5 surprising things to do in São Tomé


1.Experience teetering on ‘the line’, at the centre of earth

 Sao Tome is one of the few countries luky enough to lie at the equator line, a imaginary line that runs across the center of the Earth at a latitude of exactly zero degrees and divides the earth into the Northern Hemisphere and the Southern Hemisphere.

One of Africa's most beautiful equatorial markers was built in the southernmost part of São Tomé, on tiny Rolas Island, to celebrates its equatorial location with a stone monument and a frieze of the world map.

An unparalleled experience as you stand with one foot in the Northern Hemisphere and the other in Southern and feel the exhilaration that comes with knowing you’re standing in the middle of the world. An added bonus of visiting the equator? Thanks to the gravitational fluctuation you'll weigh less, (only by about 0.5% but it's still less!)


2. Hike up the highest peak and see the island from bird eyes

As a imposing reminder of the islands volcanic past the Pico de Sao Tome stands at an altitude of 2024 meters above the sea and lay deep inside the Obo National Park, which was created to preserve the unique archipelago biodiversity heritage. Says those who have been there that from the top on a rare clear day, you can see the entire island below you and its staggeringly beautiful surroundings. You can even see Príncipe. Make your stay more adventurous and try to see Sao Tome from the peak of Sao Tome, the higest mountain in the country! A lifetime experience only recommended to experienced hikers.


3. Tchiloli, street theater performances

This islands have a strong cultural legacy. The Tragedy of the Marquis of Mantua and the Emperor Charlemagne or Tchiloli by short is a famous day-long "hybrid" musical theatre performance, that have been performed since the 16th centure. It retains the portuguese renaissance text and the original characters, but adds african origin elements like choreography, costumes, musical instruments and dances.

Written by a blind sixteenth-century Portuguese poet the play lasts for six hours, although there are shorter versions that last between one and three hours.


4. Meet and cach up with new friends

This island is very popular among bird watchers and biologists because of its many endemic species and the vast areas of unspoiled nature, ideal environment to easily spot exotic especies of birds, marine turtles, wale and dolphins.

Relative to their size, São Tomé and Príncipe are the islands with the greatest number of endemic birds globally. Given the remarkable number of endemics, São Tomé and Príncipe rank high on any African birder’s must-visit list.

In most parts of the world turtles use the cover of darkness for protection as they lay and hatch their eggs. But in the Sao Tomé, quiet beaches surrounded by impenetrable indigenous forest still allow them a degree of safety, even in daylight. They feel so unthreatened that they still come ashore to lay their eggs in warm sands.


5. Diving in Sao Tome, experience the amazing underwater world

Given the islands privileged location on the Equator and Prime-meridien intersection, it's offer ideal conditions in terms of visibility and water temperature to underwater sport.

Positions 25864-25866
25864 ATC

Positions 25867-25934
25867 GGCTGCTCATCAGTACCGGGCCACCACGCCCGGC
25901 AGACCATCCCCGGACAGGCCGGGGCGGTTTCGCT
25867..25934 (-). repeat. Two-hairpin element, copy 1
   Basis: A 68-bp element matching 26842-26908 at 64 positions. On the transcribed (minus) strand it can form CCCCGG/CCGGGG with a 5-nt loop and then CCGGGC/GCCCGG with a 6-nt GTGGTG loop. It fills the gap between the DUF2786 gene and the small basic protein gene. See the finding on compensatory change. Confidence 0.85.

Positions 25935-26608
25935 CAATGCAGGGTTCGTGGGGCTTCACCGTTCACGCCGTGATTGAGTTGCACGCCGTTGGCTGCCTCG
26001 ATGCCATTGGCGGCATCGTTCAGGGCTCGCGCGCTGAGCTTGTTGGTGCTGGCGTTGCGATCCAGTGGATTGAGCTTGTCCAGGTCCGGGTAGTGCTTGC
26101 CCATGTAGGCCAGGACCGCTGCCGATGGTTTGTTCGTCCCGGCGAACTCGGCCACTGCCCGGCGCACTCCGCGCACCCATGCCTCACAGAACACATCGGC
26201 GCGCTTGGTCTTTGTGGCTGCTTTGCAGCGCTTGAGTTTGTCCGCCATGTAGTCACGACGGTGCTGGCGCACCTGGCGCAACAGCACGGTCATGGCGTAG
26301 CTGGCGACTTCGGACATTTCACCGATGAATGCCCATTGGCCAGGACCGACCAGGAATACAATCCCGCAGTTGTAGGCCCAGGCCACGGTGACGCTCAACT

Diving day and night, in sandy, rocky or mixed seabeds, in caves or shipwrecks.
The islands offers adequate spots for various experience levels, from beginners to professionals, and the adventure may start with simple snorkelling in order to leisurely enjoy the abundant marine life of the archipelago’s crystal clear waters


  • Good all year round. Best during the months of October through February
  • March and April tend to be wetter, resulting in more run-off that adversely affects the visibility.
  • June through September see the waters cooling and the winds picking up slightly, bringing manta rays to the island as well as other larger fish. This is also the time of year when humpback whales visit the island.


6. Practice sport fishing on the Atlantic Ocean

If you are visiting São Tomé and have a spirit of adventure, come and experience sport fishing. São Tome and Principe are located in the center of a very peculiar oceanographic dynamics. The islands are subject to three major surface oceanic currents - the Benguela current, the South Equatorial and Guinea currents - that combine to create four distinct oceanographic seasons. The seasonal variations in the thermocline have a major effect on the fisheries of the region, and in particular the migratory fish stocks. It is interesting to note that several Atlantic-wide species appear to occur in the eastern Atlantic only at these oceanic islands.


  • Atlantic blue marlin: May to mid October, with July to September (locally known as the Gravanna) being peak season. Fish have been caught in all calendar months though, for example in March 2006 a 1000 pound fish was caught. December and January regularly produce a run of smaller fish in the 300 pound range.
  • Sailfish - Atlantic: peak season runs from September to December with mid September to mid November normally producing the best results. Sailfish can also be commonly caught from late March to August.
  • Yellowfin tuna: difficult to pin point when these fish make appearances on the island and great fishing has been had as soon as February and March. Large fish however seem to be most consistent from May to October.
  • Wahoo: can be caught year round, but more predominant during the Gravanna season as well as during the height of the sailfish season from September throw December.
  • Dorado: most predominantly from May to September, some years they are caught well into December, January and even February.